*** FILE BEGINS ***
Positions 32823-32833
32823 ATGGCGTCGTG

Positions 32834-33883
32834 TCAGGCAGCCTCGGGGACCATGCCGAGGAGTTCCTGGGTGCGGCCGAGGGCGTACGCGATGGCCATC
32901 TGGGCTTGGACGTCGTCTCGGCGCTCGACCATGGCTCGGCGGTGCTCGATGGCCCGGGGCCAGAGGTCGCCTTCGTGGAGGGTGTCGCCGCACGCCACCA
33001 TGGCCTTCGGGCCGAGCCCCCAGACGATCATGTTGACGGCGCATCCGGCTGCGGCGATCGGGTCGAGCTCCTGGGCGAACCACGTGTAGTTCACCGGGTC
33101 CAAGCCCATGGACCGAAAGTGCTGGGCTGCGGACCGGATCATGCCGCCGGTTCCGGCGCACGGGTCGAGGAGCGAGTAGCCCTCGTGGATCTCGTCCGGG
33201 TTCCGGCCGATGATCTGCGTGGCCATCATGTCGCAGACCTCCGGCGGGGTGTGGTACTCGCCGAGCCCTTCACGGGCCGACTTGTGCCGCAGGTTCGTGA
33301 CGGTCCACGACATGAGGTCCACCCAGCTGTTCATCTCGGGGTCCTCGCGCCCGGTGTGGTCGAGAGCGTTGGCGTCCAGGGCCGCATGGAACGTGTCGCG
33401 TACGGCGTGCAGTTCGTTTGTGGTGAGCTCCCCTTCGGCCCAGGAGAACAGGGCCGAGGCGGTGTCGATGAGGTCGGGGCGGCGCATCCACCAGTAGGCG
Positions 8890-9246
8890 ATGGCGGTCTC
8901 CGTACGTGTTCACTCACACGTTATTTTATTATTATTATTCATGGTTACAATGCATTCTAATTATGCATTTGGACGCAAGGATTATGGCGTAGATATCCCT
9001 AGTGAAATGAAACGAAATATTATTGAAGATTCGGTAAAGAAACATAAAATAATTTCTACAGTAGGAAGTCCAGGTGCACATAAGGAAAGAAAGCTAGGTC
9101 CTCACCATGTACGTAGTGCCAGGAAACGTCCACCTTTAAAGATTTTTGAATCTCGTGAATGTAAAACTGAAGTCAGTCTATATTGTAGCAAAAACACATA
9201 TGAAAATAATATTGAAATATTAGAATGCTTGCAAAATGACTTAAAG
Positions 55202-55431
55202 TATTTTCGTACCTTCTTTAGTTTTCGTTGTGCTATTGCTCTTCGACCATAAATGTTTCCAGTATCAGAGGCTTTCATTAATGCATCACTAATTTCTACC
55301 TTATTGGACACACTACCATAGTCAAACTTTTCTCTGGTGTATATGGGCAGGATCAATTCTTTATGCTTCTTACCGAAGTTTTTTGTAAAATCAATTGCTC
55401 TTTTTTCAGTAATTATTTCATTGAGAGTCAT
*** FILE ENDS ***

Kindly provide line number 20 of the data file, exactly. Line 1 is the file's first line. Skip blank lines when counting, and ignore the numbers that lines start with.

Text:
55401 TTTTTTCAGTAATTATTTCATTGAGAGTCAT